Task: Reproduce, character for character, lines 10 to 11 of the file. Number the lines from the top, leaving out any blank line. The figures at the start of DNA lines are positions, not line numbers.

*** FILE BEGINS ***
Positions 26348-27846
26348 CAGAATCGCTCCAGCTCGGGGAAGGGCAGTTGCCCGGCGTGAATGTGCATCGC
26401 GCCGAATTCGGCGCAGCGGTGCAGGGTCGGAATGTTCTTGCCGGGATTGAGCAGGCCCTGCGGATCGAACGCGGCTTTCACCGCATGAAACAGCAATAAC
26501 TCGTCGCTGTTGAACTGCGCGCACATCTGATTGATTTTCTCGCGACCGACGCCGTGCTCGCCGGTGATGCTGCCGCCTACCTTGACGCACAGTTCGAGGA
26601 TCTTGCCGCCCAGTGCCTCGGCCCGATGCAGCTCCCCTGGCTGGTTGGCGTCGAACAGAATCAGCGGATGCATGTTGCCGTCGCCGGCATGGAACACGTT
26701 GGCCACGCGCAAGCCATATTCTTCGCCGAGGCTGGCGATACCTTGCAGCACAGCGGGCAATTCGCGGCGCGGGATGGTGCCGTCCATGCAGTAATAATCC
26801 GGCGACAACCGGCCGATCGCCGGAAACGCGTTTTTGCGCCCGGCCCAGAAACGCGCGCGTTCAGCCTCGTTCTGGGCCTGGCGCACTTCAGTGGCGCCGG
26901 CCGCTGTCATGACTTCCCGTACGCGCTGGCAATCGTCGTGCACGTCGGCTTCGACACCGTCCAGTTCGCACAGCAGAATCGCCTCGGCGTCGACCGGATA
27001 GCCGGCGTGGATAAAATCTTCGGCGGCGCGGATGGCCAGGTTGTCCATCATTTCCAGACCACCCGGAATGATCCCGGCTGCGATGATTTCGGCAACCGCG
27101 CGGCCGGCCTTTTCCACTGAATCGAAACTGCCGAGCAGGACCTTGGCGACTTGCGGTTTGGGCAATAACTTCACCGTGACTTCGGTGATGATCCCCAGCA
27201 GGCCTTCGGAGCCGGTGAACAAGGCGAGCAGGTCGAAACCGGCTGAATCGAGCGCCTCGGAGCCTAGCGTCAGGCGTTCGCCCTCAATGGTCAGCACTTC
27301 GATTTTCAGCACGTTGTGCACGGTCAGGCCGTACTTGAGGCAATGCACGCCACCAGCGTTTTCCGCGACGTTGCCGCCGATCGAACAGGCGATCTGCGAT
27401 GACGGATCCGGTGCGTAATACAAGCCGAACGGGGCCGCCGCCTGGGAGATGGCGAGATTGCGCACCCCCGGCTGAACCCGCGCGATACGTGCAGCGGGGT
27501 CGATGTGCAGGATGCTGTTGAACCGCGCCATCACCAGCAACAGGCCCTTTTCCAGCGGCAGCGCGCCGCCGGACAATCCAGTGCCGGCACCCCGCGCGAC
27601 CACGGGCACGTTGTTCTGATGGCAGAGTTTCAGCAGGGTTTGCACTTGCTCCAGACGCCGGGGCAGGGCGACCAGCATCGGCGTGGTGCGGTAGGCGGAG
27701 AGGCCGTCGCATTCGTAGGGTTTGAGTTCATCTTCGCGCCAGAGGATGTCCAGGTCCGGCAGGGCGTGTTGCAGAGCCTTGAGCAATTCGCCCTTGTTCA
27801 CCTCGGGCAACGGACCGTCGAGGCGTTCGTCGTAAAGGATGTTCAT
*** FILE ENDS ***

27101 CGGCCGGCCTTTTCCACTGAATCGAAACTGCCGAGCAGGACCTTGGCGACTTGCGGTTTGGGCAATAACTTCACCGTGACTTCGGTGATGATCCCCAGCA
27201 GGCCTTCGGAGCCGGTGAACAAGGCGAGCAGGTCGAAACCGGCTGAATCGAGCGCCTCGGAGCCTAGCGTCAGGCGTTCGCCCTCAATGGTCAGCACTTC